[CR]RE: CR Sup'Air Tubes, long and windy, but maybe interesting.


Example: Humor

From: "R Bulis" <RichardBulis@msn.com>
To: "classicrendezvous" <classicrendezvous@bikelist.org>
Date: Mon, 11 Oct 2004 09:08:03 -0700
Seal-Send-Time: Mon, 11 Oct 2004 09:08:03 -0700
Subject: [CR]RE: CR Sup'Air Tubes, long and windy, but maybe interesting.

Sup'Air Latex tubes. Long Story, but Rick Gaytan, you asked, (...and I get a good post in on CR): My partner (Russ B- helmet guy) and I imported those tubes in the late 70's and early 80's from Robert Boulain, a tiny operation in France. The original name was Imp'Air but we changed it to Sup'Air since that sounded better to our American ears. We also imported Mitsuboshi tires from Japan with the same brand until a certain SF bay area industry mogul using the same source shut us down. By way of education, most if not all, latex tubes back then were made by making a metal block with a straight holes running through it the length and outside diameter of the desired tube. The block is then dipped in a tub of liquid latex, allowed to sit....oh about so long, then pulled out. Latex sticks to the inside of the tube, and when dry, is pulled out by hooking one end of the now latex tube and pulling it inside out back through the hole. The tube is now cut to length and lap seamed and a valve installed. ( Oh, for pictures...) You can imagine the lack of quality control in this process and it was one reason latex tubes had a bad reputation. Mssr. Boulain's innovation was two-fold. One, he made his tubes by an extrusion process which evened out the wall thickness, and two, he developed a proprietary inner coating that sealed the tube making it "Imp"-ossible for air to seep through the walls of the latex tube, and his/our tubes would hold riding pressure much longer. Latex tubes of the day would need to be pumped back up on a long 4+ hour ride which was another reason for their disfavor. But the riding difference from latex tubes is quite noticeable. Boulain conducted some sort of testing, and he claimed 40% of the rolling resistance in a bicycle tire was contributed by the tube. (Pen-pals, flamers and nit-twits note: Debatable for sure, let's just say that there is some more stiffness in a butyl tube and thus rolling resistance. I don't need a bunch of emails to deal with, I am just telling a Proddoti Oldfarti story. Believe what you wish, or keep it on the list only, thanks.) I still use latex (Michelins) to this day, because they give more "bounce per ounce" IMHO. In the wheels of my crit bike, they feel like you're on fast light tubulars. I have them in my TT bike as well. They're light and really roll. However, like latex tubes to this day, they tend be be fragile especially when hot from rim braking, and when they let go, they do so in spectacular fashion. I was descending the Gross Glockener/Hoch Alpine Strasse in Austria last year, playing tag-a-long with a "train" of moto-boys who gave me perfect speed and braking cues as we plummeted down the North side. On the very last of 8kms of tight hairpins, I blew my front tire completely off the rim (sounded like a gun shot) and shards of latex tube went everywhere, including winding up around the hub. Fortunately I was in the apex of the turn at the time with no other vehicles around and I rolled to a safe stop straight off the curve to a picnic table with a startled couple eating their lunch. I cleaned up my mess, chunks of tube were everywhere on the roadway, and my rear rim was so hot I kinda burned my fingers to see what the conditions were there. The Vittoria CX tire was quite melted; the tread and side walls were a gloppy mess. I and the rims and tires cooled down and I pulled myself together and s-l-o-w-l-y finished the rest of the ride. This near death experience taught me to slow down the rest of the trip, and wish for big disc brakes. Finally, as to your tubes in hand Rick, my advice is do not use them. They are likely to flat at the first opportunity. If yours are in a plastic sealed bag and there is a little pouch sealed on the top side of the bag, that contains the requisite talc powder that all tubes, most emphatically latex, need to be dusted with upon installation. Those came in the later shipments. We raised quite a stir once when the customs agents opened a crate and all this white powder was evident. "Just what ARE you guys importing here?" they demanded. And I WAS gonna post something about Velo-Rendezvous!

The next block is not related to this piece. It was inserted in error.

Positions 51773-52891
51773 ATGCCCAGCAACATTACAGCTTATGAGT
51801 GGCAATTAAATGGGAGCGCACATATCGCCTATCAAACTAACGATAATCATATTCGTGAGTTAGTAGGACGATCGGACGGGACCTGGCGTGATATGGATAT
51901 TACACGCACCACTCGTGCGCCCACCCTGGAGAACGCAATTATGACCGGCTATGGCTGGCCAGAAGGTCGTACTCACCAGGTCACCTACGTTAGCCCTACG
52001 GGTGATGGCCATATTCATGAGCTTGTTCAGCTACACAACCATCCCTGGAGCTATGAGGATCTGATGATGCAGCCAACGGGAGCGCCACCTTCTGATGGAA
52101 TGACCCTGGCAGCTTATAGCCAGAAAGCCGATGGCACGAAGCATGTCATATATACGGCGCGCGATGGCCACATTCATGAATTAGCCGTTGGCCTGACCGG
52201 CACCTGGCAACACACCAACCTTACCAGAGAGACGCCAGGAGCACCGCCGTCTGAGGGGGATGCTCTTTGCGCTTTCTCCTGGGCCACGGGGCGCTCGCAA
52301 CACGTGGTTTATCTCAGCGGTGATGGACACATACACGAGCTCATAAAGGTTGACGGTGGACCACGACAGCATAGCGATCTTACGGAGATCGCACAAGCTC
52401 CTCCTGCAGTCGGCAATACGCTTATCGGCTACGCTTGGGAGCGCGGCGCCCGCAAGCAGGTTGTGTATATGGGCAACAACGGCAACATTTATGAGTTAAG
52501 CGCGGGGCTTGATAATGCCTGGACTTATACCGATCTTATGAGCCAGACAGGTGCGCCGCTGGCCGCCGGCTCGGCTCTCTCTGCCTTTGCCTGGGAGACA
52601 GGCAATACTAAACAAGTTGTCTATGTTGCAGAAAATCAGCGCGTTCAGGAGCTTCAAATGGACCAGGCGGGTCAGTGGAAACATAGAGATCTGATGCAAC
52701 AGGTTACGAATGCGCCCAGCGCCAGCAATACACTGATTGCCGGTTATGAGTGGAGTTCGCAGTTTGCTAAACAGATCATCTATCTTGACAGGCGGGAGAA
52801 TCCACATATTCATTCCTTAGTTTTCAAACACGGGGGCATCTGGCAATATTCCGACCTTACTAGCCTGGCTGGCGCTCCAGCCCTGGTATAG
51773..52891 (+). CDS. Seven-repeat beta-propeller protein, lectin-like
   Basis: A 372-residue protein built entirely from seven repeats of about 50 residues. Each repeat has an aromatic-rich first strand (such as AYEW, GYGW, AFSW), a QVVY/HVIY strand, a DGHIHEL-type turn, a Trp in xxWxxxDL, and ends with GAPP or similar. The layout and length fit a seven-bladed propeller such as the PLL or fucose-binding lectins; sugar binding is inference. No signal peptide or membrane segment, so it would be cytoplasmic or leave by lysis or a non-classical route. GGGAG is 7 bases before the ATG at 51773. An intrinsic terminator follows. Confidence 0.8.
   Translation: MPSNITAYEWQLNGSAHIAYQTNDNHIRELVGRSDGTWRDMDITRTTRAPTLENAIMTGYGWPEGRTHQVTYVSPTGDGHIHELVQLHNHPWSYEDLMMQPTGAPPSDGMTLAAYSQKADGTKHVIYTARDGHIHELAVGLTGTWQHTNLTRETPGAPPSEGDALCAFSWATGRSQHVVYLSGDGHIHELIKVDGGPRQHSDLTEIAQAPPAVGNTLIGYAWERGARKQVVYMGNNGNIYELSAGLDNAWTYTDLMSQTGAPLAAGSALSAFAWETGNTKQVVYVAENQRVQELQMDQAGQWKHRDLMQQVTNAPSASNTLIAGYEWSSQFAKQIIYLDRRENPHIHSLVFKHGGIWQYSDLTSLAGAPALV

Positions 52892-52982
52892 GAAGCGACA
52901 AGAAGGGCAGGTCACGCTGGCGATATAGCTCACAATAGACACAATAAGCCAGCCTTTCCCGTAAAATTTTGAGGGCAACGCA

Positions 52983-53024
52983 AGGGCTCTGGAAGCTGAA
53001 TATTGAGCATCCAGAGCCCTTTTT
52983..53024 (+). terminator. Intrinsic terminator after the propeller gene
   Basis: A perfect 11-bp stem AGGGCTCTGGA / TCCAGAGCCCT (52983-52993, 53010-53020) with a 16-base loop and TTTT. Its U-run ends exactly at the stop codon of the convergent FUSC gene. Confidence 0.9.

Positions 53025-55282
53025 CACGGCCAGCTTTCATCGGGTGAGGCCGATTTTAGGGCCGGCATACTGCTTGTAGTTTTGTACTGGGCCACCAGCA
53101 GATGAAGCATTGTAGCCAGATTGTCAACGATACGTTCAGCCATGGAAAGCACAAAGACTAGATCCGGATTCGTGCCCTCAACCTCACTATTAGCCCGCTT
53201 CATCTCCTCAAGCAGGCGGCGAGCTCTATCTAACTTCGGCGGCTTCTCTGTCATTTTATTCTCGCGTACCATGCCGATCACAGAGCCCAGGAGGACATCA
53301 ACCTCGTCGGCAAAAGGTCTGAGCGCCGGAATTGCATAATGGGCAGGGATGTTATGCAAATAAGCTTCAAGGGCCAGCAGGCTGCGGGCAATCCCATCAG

Richard Bulis. Verdi Nevada.